For the third year in a row, the University is gearing up to make its case to the state for a bonding bill.
The Board of Regents likely will approve the 2006 capital bonding request today at its meeting.
If approved as is, the $206 million request would pay for a $40 million expansion at the Carlson School of Management, a $62 million student services and science demonstration classroom building and a $60 million medical research building.
The University will make its third consecutive request at the Legislature because state lawmakers were unable to pass a bonding bill in 2004. Bonding bills usually are heard at the state Capitol every other year.
The 2006 request is a marked increase from last year’s $158 million request, and the trend looks to continue. University President Bob Bruininks is recommending the University seek more than $190 million from the state in 2008 and 2010.
Several regents said they were concerned about the request at the state Legislature because the Higher Education Asset Preservation and Replacement funds have become a target for cuts. HEAPR money is used to repair and maintain existing buildings at all of the University’s campuses.
The University requested $90 million in HEAPR funds last year, but received only $40 million after the governor inked the bill.
University officials will request $80 million this year.
Regent David Larson said the University is not able to preserve its buildings effectively.
“A lot of those buildings are worth a tremendous amount of money and letting them fall into serious disrepair is not very smart,” he said. “Hopefully, we’re going to get a little relief this year.”
Regent Steven Hunter said HEAPR may be a target because some legislators would rather see new buildings or temporary solutions to aging facilities.
“It will be challenging to get the Legislature to fund everything,” he said.
Regent Peter Bell said it is important to balance a responsible request to the Legislature with working to satisfy the needs of the University.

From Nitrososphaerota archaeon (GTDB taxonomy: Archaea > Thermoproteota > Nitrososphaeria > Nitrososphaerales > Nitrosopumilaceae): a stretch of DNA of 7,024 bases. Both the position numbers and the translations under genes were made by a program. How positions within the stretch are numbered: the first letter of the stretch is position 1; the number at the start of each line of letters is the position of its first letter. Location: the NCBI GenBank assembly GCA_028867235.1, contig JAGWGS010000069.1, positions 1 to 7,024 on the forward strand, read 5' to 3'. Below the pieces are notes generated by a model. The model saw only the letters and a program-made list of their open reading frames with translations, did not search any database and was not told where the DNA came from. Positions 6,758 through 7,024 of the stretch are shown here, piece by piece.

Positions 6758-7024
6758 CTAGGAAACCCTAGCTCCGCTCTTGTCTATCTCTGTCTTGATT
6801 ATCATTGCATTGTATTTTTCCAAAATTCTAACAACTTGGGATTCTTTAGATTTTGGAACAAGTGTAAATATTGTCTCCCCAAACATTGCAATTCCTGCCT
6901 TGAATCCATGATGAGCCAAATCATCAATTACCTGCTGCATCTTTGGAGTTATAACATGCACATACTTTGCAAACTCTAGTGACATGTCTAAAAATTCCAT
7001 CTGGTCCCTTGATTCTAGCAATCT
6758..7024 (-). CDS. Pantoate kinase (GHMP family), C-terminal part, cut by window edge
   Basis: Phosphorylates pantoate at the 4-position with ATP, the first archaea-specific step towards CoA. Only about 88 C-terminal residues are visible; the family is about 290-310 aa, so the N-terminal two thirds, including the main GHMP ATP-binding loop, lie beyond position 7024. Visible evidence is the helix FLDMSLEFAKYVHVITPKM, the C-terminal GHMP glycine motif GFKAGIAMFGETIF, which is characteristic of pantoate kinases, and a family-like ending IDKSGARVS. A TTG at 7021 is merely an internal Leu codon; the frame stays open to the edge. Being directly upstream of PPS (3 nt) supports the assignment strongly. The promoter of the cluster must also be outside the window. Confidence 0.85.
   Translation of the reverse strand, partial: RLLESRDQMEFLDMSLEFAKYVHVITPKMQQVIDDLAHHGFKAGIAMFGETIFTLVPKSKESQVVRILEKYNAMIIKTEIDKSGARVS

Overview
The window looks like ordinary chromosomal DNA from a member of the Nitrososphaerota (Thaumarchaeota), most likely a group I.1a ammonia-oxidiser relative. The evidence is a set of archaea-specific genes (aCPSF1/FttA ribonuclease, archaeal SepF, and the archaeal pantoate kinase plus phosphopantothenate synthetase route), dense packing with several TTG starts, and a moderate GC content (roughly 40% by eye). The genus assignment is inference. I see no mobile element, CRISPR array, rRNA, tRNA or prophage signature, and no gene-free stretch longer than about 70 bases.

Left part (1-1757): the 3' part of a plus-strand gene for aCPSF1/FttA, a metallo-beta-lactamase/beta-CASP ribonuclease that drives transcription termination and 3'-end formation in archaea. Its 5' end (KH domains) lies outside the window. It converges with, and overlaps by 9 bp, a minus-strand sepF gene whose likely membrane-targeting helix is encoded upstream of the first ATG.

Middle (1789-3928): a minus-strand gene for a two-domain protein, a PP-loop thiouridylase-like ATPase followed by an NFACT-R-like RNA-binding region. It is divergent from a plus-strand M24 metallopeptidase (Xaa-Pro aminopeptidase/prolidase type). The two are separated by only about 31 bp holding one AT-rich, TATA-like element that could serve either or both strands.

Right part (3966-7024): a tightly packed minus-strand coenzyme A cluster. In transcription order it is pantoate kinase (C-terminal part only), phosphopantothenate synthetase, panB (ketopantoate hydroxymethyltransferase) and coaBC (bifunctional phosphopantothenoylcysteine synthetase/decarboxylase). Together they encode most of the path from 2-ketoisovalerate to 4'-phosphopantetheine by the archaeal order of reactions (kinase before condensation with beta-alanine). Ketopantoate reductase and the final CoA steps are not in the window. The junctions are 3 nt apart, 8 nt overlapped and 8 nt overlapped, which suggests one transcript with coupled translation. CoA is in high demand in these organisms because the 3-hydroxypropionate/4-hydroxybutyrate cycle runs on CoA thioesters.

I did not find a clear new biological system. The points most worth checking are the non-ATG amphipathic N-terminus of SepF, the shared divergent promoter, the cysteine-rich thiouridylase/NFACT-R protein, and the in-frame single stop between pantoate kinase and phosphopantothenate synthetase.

“You have to have credibility with the Legislature,” he said. “You have to realize there is literally an inexhaustible claim on the public purse.”
It might be tempting to ask for more money, he said, but the University needs to look at its priorities.
“These things – as you would anticipate – are more art than science. What you really start with are what your needs are,” he said. “There is a direct relationship between the quality of life that we enjoy in Minnesota and having a vibrant University of Minnesota. We have to continue to make that case.”
The board will also look over several real estate transactions.
The regents will likely approve the purchase of space in a building in Rochester for the partnership between the University and Mayo Clinic that was mandated by this year’s higher education bill.
Regents will also review the purchase of nearly 9 acres of land near the transitway.
Richard Pfutzenreuter, the University’s chief financial officer, said the campus will inevitably be expanded onto that land, whether it’s related to the proposed on-campus stadium, roadways or new academic buildings.